Admittedly I have no idea what this novel is about at all. I do know it was hugely popular when it was released little under a year ago, and I did recieve a review from a friend which was simply that “It was good, I enjoyed his writing style.” That seems promising enough.
I read Matt Haig’s Reasons to Stay Alive earlier this year and it was literally life-saving. Knowing his life experience and perspective, I have no doubts that this book will be deeply moving.
Charming as a Verb
Listen, I love a good rom-com every once in a while. I mean, I think this is a rom-com, going off of the title. I picked this up for two reasons: number one is that it had a lil “Staff Pick” sticker on it (so I’m trusting you, Nancy!) and number two is that our Haitian-American protagonist wants to go to Columbia, and I’ve been getting a whole bunch of Columbia adverts on Facebook and Instagram lately. So maybe this is a sign or something.
The Answer Is…
I wish I had read this a year ago.
Alex Trebek died only a few short months after publishing his autobiography. After a heavily publicized battle with pancreatic cancer, this was hardly surprising but still left me and other Jeopardy! fans across Canada and the United States feeling empty.
This book feels heavier than it looks. Of course it does, it’s the story of one of the most beloved Canadians of all time.
I don’t really know much about Tori Amos, certainly not enough for me to go out of my way to read her autobiography. But something about it is resonating with me. Maybe it’s the subtitle, “A Songwriter’s Story of Hope, Change, and Courage.” I could certainly use those things right now. Maybe it’s the amazing cover art. Maybe I just wish I’d given more of my life to music.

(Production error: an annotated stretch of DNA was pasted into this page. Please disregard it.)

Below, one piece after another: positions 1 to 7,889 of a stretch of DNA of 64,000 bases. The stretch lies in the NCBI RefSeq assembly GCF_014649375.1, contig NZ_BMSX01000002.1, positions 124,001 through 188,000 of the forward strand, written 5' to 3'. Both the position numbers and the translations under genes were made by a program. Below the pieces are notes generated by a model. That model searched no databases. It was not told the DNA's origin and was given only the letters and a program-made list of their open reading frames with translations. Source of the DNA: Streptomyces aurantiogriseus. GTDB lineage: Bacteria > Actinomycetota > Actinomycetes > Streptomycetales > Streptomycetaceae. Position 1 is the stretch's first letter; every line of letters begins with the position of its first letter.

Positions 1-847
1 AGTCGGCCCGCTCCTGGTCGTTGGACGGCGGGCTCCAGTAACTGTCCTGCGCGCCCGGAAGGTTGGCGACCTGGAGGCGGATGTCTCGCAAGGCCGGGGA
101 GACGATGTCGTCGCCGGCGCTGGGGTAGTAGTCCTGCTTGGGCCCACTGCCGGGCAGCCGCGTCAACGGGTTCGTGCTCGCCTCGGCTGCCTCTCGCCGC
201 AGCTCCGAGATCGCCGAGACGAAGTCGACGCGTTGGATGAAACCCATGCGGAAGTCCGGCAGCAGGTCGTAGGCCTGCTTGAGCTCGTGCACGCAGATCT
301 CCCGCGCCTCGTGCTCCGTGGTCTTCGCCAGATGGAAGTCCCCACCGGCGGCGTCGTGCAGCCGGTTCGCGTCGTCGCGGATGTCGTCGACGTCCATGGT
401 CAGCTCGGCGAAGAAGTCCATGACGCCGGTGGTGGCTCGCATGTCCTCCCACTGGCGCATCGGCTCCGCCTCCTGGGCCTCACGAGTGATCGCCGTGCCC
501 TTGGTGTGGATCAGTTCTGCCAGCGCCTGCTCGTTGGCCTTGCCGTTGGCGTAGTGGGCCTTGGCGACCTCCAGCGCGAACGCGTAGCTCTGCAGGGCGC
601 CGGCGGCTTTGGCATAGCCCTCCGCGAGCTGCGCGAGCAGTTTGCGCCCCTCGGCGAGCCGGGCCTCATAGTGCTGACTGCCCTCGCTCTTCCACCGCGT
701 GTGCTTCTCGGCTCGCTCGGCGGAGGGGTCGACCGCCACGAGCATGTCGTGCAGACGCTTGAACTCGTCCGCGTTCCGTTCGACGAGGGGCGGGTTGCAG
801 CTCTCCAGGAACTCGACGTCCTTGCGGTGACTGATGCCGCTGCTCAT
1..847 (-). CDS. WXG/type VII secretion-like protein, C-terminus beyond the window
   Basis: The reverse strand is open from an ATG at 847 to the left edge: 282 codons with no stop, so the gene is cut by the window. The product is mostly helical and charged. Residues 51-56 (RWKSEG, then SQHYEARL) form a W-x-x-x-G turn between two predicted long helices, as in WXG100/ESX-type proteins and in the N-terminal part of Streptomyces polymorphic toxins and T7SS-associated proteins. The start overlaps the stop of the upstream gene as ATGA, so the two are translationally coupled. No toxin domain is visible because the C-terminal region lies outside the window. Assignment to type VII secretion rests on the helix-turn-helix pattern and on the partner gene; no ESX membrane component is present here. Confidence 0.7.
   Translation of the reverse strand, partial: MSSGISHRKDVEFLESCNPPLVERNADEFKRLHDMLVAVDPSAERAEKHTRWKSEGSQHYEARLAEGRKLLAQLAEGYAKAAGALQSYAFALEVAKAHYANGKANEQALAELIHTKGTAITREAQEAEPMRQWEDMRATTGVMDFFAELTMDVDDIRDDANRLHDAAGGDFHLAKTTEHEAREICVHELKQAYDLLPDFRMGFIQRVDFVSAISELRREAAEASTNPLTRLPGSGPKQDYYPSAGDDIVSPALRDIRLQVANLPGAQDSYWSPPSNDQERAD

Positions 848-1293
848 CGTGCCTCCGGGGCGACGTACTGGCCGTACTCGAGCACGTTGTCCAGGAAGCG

The Truth of You
Iain S. Thomas
“Poetry about love, life, joy, and sadness.”
That’s generally enough for me.
I’ve also had this title on my radar for a little while—it came up on my Goodreads recommendations about two months ago when it was first published. I’m looking forward to exploring this new collection by South African poet Iain S. Thomas, who, as I just discovered, has been doing some really cool work involving AI and Ancient Greek poetry! I too unabashedly love Sappho.
77 Fragments of a Familiar Ruin
Thomas King is a Canadian-American writer of Cherokee and Greek ancestry. The poems in his first collection reflect on Canada’s history—serving as “a eulogy for what we have squandered, a reprimand for all we have allowed, [and] a suggestion for what might still be salvaged.” Like so many other Canadians, I too am looking for that guidance now more than ever and I hope that King’s words will reach me: I’ll do my best to make them reach you, too.
And that’s everything! I had a great chat with the lovely cashier too, who seemed shocked that I was buying so much. It was only their second day back from lockdown, after all. She was also very excited to see someone buying poetry and asked me if I had read Lili Reinhart’s book yet because she was considering buying it. Swimming Lessons was very popular when it came out last year, but unfortunately I haven’t read it yet. Actually, I flipped through it briefly at the store but wasn’t really feeling it. If I see her again I’ll ask her how she found it.
I also ended up signing up for the paid tier of Indigo’s points program. between the 10% off on yesterday’s purchase and the $20 welcome bonus, it’s already paid for itself!
Between these impulse-buys, a few review copies I have from NetGalley, and the handful of unread books already on my shelf, I certainly have my work cut out for me…